Bullying victimization among adolescents is a major public health concern. However, multicountry studies investigating temporal trends of bullying victimization among adolescents are scarce, especially from a global perspective. Thus, we aimed to examine the temporal trends of bullying victimization among school-going adolescents between 2003 and 2017 in 29 countries from Africa (n = 5), Asia (n = 18), and the Americas (n = 6).
Data on 191,228 students aged 12–15 years [mean (standard deviation) age 13.7 (1.0) years; 48.9% boys] who participated in the Global School-based Student Health Survey were analyzed. Bullying victimization was based on self-report and referred to being bullied at least once in the past 30 days. The prevalence (95% confidence interval) of bullying victimization was calculated for each survey. Crude linear trends in bullying victimization were examined by linear regression models.
The mean prevalence of bullying victimization across all surveys was 39.4%. There was a large variation in the trends of bullying victimization across countries with a significant increasing and decreasing trend being observed in 6 and 13 countries, respectively. Myanmar, Egypt, and the Philippines showed the sharpest increase. The decrease was modest in most countries which showed a decreasing trend. The remaining countries showed stable trends (n = 10) but some countries such as Seychelles showed consistently high prevalence over time (i.e., ≥ 50%).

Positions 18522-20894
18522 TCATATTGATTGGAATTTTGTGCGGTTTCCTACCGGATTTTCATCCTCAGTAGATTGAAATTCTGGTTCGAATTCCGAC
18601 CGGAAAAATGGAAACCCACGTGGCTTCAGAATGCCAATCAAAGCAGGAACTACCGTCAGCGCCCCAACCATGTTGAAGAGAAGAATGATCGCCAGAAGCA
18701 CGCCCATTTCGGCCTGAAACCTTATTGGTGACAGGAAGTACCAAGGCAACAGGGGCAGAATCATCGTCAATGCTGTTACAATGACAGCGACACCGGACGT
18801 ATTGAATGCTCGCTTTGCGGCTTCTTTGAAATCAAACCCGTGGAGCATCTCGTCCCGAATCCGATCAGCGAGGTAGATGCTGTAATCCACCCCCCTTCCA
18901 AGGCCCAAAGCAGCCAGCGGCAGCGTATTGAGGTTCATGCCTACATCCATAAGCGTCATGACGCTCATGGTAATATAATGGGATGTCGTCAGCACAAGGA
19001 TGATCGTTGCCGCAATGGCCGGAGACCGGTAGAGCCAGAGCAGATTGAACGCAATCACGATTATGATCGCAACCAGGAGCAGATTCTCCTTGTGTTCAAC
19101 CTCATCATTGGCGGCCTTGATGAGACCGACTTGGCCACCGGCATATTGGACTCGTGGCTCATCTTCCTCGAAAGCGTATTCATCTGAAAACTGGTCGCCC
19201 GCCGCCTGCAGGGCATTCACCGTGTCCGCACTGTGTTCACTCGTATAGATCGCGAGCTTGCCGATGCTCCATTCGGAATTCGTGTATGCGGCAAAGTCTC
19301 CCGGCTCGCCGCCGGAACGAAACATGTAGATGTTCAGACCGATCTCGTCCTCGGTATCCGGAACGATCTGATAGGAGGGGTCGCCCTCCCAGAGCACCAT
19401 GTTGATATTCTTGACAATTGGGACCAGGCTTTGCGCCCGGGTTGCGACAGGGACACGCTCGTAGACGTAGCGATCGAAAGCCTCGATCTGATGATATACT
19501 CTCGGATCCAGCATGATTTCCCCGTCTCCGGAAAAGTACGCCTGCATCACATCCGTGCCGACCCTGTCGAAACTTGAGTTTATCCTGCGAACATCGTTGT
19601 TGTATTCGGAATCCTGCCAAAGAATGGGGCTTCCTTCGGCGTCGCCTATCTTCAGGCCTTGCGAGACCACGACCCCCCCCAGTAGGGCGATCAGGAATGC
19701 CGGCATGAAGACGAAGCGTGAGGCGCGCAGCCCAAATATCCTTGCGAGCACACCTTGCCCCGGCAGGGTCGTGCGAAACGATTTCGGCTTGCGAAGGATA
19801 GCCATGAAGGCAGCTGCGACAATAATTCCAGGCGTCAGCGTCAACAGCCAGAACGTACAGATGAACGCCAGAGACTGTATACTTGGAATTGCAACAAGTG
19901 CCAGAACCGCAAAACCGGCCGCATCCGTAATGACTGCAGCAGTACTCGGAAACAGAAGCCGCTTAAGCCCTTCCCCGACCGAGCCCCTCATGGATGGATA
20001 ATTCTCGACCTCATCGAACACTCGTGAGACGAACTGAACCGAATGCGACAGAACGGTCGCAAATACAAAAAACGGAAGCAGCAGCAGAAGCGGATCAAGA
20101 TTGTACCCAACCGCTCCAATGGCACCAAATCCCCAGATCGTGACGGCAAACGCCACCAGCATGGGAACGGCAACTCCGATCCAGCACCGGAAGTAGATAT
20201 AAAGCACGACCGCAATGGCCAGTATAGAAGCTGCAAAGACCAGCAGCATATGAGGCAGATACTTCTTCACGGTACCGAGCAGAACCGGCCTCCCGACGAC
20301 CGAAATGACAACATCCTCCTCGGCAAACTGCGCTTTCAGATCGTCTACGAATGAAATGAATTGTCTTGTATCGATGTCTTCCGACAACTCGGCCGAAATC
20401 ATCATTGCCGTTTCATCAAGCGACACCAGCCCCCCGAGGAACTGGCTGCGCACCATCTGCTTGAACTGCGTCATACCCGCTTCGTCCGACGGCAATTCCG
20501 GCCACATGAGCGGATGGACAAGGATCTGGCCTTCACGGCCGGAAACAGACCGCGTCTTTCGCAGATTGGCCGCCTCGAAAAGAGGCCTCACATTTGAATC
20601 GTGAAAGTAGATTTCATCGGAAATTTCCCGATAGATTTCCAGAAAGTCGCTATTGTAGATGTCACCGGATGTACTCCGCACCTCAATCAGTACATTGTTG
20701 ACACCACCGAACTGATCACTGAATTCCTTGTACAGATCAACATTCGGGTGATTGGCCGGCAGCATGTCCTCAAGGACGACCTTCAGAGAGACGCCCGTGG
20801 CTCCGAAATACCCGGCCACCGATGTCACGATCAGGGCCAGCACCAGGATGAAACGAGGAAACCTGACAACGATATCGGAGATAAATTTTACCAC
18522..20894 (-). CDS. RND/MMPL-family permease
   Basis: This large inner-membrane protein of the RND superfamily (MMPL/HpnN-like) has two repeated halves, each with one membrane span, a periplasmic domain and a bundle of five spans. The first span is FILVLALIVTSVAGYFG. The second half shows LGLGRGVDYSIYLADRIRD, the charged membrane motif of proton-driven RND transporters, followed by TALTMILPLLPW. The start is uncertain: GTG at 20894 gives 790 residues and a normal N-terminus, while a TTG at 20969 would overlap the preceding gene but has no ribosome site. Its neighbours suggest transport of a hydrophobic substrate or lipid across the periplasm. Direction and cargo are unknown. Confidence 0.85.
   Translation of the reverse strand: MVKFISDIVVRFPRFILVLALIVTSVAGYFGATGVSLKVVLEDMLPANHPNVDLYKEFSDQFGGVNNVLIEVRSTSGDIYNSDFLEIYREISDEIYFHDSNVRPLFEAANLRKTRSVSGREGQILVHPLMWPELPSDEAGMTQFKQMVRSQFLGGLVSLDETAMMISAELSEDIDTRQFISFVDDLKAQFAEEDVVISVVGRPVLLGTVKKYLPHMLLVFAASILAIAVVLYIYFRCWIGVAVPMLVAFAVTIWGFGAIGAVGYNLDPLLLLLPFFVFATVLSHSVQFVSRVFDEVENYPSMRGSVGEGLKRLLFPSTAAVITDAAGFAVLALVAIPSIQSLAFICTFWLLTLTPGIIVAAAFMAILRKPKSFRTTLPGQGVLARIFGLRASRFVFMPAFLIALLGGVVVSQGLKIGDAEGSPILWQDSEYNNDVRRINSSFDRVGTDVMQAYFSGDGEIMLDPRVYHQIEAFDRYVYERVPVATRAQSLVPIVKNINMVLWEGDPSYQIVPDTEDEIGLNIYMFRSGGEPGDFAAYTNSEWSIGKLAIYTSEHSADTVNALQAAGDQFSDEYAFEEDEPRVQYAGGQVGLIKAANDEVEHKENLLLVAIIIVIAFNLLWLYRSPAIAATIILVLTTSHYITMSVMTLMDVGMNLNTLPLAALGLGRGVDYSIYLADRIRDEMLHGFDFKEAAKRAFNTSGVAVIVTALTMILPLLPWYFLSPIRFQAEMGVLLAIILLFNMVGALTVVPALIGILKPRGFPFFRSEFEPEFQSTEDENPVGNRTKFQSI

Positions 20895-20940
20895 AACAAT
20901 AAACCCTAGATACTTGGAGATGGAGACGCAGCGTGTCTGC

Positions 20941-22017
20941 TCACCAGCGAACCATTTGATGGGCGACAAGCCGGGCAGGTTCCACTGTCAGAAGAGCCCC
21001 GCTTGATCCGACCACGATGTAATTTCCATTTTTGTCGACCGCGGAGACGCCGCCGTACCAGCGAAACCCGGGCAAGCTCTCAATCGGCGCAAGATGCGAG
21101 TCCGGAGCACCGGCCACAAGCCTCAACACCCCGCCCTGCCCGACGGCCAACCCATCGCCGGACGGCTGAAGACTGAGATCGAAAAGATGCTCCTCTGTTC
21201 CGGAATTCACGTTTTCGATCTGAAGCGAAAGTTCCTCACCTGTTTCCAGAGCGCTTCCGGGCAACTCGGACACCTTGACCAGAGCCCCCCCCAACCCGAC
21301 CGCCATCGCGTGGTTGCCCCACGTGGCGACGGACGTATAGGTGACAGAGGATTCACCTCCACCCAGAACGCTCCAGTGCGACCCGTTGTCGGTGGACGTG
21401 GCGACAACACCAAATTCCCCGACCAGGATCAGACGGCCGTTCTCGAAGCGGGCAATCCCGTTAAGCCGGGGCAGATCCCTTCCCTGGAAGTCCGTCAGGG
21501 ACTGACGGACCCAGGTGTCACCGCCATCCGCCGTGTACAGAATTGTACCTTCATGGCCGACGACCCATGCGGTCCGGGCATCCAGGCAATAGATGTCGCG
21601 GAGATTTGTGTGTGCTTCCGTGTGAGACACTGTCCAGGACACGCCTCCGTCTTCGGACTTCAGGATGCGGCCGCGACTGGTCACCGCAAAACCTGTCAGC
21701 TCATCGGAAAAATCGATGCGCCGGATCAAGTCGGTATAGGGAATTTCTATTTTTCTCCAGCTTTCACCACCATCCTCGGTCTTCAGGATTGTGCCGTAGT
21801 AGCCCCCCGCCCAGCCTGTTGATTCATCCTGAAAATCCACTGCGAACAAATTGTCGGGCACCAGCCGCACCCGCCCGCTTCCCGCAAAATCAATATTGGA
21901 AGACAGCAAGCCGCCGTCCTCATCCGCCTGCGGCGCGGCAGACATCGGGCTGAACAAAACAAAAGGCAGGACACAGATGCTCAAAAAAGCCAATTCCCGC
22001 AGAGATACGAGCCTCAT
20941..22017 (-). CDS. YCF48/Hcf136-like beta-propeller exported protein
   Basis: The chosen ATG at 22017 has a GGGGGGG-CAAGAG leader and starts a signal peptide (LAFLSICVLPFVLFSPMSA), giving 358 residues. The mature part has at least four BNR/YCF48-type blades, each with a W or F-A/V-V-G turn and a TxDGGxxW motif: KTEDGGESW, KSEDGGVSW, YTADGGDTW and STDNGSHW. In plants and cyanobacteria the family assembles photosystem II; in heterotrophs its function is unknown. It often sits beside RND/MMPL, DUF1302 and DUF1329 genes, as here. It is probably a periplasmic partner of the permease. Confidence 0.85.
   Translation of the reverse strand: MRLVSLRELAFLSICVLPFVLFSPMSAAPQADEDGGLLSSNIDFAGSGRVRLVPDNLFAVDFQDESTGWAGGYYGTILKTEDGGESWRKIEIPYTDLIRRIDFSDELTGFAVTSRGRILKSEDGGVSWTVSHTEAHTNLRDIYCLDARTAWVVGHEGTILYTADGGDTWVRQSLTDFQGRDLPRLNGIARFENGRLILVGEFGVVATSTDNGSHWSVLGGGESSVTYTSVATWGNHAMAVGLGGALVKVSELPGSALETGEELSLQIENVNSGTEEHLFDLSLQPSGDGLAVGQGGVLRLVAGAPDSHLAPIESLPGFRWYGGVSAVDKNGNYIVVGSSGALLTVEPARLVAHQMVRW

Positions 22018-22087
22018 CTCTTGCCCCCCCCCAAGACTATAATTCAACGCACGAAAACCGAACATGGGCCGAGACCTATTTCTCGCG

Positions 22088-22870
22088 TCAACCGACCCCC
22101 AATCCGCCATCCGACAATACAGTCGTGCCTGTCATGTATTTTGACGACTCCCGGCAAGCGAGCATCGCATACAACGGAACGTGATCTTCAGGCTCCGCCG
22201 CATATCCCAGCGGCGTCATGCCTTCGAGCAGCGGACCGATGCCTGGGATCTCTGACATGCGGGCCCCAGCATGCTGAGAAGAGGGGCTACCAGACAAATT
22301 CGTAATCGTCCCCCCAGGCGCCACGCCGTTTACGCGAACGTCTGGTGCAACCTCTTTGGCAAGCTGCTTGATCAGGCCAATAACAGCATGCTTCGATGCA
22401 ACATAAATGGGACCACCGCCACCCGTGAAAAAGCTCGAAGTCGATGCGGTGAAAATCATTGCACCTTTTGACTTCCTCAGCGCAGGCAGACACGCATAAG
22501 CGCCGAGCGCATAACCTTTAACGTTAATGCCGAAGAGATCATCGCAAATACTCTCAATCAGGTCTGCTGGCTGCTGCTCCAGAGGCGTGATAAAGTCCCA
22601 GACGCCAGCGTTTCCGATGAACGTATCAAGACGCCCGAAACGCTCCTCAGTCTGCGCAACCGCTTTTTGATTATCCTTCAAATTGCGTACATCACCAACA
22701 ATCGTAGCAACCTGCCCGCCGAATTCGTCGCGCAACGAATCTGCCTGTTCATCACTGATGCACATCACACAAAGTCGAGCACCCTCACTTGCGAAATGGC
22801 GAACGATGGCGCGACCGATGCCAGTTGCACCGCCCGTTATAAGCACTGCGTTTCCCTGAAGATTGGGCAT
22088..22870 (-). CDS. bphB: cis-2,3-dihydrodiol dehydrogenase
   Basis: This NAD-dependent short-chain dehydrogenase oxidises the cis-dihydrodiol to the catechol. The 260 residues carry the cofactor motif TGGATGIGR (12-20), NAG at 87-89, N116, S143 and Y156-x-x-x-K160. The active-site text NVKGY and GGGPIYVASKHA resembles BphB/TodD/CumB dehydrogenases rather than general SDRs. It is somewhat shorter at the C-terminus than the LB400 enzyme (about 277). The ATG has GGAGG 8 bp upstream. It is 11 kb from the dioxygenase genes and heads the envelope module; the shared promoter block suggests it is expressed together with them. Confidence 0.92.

Decreasing trends of bullying victimization were more common than increasing or stable trends in our study including adolescents from 29 countries. However, a high prevalence of bullying was observed in most countries, and thus, further global efforts to combat bullying victimization are necessary.
Bibliographical noteFunding Information:
This paper uses data from the Global School-Based Student Health Survey (GSHS). GSHS is supported by the World Health Organization and the U.S. Centers for Disease Control and Prevention .
Dr. Guillermo F. López Sánchez is funded by the European Union –Next Generation EU.
© 2023 Society for Adolescent Health and Medicine
- School bullying